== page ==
We planned to head over to Codrington to explore the main town of Barbuda and arrange a tour to see the Frigate bird colony. Codrington is difficult to get to from the west coast anchorage where we were anchored since the town is located on the eastern coast of the Codrington Lagoon which is a huge lagoon that runs almost the entire western length of the island. The 11-mile beach is a thin strip of land that separates the lagoon from the ocean on the western coast. The only way to get to the town of Codrington from the western coast anchorage is to leave your dingy on the 11-mile beach and take a water taxi across the lagoon to the town.
After breakfast, we jumped in the dingy and headed to the beach. There was a wooden sign on the 11-mile beach advertising the water taxi pick up location and the number of the water taxi guy to call. We beached the dingy and attempted to reach Solomon water taxi on the VHF, but did not get any response. We decided to walk down the beach to a tiny little beach bar shack (the only other piece of development on the thin strip of beach aside from the Lighthouse beach resort) and see if there was anyone working there who could help us find a water taxi. Luckily the beach bar was open, as most places in Barbuda only open if you call them in advance. We ordered a couple of drinks and the bartender called us a water taxi from her cell phone. We spent the next hour walking along the beach, collecting shells, and waiting on the water taxi. Eventually Solomon showed up, and we negotiated a tour package with him to see the Frigate Bird Colony, water taxi to Codrington, tour of The Caves and Two Foot Bay, and lunch in Codrington.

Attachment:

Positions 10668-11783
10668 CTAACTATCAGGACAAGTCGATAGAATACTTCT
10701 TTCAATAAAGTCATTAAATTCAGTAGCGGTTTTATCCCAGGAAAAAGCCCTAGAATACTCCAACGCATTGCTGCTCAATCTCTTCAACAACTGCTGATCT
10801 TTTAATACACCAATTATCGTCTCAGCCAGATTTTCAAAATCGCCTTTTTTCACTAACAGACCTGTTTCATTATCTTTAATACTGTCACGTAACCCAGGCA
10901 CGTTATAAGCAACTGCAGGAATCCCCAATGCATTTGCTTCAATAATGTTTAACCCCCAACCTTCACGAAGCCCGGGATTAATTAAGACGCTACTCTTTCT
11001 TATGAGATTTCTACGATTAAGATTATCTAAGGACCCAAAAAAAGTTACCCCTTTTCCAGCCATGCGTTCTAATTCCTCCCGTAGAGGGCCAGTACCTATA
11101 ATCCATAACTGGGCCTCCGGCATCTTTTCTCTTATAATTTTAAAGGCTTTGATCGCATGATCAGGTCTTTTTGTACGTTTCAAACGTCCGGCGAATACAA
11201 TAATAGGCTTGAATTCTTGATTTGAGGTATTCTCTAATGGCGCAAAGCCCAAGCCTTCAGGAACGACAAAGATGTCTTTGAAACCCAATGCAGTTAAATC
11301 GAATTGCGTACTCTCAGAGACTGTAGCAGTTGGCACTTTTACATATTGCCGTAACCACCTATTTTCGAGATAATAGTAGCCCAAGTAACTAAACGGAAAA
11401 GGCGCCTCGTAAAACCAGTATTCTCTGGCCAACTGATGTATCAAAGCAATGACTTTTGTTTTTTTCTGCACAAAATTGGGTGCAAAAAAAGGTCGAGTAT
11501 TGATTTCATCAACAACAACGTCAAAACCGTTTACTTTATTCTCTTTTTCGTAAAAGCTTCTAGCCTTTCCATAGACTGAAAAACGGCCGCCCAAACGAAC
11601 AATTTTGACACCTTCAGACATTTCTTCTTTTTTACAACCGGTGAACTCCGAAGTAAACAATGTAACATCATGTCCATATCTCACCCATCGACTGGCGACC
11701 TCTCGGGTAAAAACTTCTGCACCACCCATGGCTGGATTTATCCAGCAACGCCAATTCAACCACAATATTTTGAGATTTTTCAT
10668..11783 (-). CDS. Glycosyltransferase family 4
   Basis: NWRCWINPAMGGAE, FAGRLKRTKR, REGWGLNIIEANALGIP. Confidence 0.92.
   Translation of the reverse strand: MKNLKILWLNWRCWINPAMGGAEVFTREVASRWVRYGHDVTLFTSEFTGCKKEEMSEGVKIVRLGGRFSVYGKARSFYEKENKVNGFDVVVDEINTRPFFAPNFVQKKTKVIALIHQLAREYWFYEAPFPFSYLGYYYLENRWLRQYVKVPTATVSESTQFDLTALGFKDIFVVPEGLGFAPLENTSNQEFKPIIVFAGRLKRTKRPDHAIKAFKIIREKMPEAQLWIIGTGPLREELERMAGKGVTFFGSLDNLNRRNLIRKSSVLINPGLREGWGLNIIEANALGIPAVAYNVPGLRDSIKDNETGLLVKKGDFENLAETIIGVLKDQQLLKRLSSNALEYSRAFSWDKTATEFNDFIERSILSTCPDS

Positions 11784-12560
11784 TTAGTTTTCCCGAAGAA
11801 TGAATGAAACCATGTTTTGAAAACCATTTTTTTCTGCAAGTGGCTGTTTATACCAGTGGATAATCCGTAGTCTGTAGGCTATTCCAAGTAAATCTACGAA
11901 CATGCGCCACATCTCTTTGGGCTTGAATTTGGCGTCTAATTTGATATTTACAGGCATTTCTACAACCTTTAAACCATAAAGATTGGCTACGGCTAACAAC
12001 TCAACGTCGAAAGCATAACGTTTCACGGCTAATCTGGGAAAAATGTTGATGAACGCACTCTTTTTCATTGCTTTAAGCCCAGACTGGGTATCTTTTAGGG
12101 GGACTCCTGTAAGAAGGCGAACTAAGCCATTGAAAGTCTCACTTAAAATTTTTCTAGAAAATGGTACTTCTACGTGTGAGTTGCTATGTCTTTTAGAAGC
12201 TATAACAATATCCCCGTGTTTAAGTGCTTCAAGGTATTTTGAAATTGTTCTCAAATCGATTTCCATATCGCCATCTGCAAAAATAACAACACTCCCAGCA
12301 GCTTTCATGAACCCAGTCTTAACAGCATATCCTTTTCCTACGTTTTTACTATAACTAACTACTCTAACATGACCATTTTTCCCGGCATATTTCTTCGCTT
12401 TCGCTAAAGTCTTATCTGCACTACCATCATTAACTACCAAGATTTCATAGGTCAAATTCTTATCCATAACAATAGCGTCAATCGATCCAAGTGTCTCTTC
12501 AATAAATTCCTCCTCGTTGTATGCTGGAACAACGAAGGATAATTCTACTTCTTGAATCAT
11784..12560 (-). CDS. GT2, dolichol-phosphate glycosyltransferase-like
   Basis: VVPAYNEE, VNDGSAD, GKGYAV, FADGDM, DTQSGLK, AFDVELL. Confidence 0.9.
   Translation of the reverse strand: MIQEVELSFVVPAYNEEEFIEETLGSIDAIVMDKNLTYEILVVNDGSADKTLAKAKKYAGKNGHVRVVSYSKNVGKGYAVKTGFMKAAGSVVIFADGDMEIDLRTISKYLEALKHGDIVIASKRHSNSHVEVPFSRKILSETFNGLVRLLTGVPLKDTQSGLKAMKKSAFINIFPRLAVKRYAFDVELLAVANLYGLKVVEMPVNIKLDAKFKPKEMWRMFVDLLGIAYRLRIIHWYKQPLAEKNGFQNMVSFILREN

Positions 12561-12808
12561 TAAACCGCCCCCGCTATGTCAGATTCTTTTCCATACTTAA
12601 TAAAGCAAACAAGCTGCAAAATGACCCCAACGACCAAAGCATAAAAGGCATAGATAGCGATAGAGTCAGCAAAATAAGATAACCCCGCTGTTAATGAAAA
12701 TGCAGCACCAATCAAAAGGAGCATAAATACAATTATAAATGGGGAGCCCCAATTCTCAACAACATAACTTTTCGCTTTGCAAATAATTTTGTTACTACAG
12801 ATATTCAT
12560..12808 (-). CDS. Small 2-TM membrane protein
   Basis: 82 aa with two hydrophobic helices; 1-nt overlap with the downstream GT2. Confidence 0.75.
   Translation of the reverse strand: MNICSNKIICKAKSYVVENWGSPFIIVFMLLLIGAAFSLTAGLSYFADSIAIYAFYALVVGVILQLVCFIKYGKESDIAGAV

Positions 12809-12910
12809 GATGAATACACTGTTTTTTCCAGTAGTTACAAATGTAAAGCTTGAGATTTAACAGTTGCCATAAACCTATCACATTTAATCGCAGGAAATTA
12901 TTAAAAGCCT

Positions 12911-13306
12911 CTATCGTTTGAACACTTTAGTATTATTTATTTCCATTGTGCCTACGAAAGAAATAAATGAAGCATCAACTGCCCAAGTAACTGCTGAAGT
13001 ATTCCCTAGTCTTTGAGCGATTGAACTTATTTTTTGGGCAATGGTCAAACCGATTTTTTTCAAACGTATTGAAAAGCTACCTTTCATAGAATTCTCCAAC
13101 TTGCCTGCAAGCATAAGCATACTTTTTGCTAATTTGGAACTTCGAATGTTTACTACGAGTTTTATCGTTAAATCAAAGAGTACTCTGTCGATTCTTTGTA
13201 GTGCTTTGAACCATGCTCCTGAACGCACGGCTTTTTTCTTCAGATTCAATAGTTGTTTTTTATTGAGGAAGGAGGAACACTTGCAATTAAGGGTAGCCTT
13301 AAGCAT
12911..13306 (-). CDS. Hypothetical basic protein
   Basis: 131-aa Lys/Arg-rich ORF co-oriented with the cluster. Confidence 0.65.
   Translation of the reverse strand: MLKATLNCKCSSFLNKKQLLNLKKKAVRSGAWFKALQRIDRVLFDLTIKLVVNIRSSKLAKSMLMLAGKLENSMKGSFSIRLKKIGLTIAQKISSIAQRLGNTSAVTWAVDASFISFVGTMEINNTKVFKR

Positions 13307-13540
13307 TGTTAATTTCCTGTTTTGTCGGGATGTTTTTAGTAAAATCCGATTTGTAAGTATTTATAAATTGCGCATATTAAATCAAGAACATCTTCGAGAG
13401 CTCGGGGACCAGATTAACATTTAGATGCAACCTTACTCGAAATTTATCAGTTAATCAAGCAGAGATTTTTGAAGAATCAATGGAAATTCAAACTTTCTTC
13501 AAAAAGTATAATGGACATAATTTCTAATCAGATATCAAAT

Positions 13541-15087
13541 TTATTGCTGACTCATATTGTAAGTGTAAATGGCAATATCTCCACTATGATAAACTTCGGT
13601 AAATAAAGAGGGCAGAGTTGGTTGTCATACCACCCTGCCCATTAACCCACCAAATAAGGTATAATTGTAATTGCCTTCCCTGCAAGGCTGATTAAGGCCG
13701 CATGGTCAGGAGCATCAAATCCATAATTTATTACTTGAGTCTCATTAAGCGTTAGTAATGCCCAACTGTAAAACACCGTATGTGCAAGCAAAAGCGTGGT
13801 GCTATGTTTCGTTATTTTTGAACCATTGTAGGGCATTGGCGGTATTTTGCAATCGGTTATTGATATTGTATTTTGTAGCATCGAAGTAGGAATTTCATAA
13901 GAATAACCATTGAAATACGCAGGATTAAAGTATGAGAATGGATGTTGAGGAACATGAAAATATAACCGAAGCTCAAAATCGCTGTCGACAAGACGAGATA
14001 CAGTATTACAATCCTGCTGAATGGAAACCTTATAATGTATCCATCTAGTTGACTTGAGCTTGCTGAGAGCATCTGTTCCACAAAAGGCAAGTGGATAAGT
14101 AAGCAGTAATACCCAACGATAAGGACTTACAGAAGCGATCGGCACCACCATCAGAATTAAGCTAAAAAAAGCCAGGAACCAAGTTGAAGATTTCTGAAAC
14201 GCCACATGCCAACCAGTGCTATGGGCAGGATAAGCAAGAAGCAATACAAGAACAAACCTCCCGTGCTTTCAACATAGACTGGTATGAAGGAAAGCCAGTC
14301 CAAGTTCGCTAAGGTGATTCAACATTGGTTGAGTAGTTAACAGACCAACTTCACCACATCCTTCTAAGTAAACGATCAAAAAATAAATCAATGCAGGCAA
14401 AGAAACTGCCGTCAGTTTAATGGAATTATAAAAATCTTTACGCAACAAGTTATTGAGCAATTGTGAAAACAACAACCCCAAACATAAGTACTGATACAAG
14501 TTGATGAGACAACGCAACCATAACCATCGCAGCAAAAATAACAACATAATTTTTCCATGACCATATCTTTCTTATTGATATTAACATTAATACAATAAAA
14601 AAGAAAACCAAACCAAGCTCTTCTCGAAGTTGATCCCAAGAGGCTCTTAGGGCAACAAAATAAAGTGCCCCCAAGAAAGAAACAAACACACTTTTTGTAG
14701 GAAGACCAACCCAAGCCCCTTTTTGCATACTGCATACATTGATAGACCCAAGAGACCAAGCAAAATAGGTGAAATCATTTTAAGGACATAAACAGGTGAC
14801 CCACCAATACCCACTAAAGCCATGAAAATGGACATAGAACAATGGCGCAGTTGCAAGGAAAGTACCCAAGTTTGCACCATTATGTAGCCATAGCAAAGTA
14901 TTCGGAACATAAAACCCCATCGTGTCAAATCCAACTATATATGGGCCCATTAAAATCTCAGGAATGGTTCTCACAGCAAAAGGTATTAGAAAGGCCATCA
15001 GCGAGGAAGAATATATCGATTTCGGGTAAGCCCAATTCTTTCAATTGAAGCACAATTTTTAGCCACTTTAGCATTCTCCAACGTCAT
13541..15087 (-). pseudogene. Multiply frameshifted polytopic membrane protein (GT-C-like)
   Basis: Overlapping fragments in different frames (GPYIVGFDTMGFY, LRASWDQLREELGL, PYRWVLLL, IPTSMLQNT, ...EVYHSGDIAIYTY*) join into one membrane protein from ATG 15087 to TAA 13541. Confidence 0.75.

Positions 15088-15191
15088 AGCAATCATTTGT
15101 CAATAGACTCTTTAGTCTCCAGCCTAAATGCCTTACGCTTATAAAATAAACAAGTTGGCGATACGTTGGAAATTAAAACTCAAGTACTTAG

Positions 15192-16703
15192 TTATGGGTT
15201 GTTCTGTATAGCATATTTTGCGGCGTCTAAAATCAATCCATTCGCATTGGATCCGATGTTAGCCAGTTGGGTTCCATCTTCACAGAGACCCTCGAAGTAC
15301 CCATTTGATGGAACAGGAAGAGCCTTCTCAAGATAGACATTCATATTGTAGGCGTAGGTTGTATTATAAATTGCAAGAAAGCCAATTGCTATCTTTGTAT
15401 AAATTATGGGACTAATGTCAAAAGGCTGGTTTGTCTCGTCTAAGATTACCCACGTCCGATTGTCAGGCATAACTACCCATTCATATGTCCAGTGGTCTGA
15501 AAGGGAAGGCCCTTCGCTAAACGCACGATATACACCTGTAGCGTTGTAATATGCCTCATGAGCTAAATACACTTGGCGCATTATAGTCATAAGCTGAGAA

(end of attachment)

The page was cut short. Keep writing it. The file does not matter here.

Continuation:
Gene waiting on the water taxi
Lighthouse Beach Resort on 11-mile Beach
Looking out West from 11-Mile Beach
Little beach bar on 11-Mile Beach
Kat chilling on the 11-Mile Beach
Cordington Lagoon (Cordington village in the distance)
The Frigate Bird colony was really neat. It is basically one section of mangroves at the north end of the Codrington lagoon where the Frigate birds reside. Frigate birds are huge birds, with a 6 foot wingspan, but relatively small body. They can't land in the water to catch their food because it impacts their ability to fly, so they generally scoop up fish on the top of the water with their beaks, or torment other birds to steal their fish (apparently this is where they get the name Frigate). The male Frigates have large red hanging sacks that hang from their beak, sort of like dangling red beards. They sit in the mangroves and puff up their red sack as a mating call to the female Frigates. The female Frigates fly over the males in the trees below and select the male whom they wish to mate with. The joke is that they choose the male with the biggest sack. The male Frigates will mate with the female in Barbuda during this season, then in the summer, they migrate to the Galapagos where they do the same mating ritual there. Then they come back to Barbuda and the cycle repeats. The females stay in their locations and hatch their eggs. It was really interesting to see the males in the trees puffing up their red sack and the females swooping down to them. We got some great close up pictures and video!
Solomon's water taxi ride to Frigate Bird Colony
Male Frigate performing the mating ritual
Female Frigate flying overhead seeking best male
Our buddy, Solomon
Female swooping down to choose her male
Approaching village of Codrington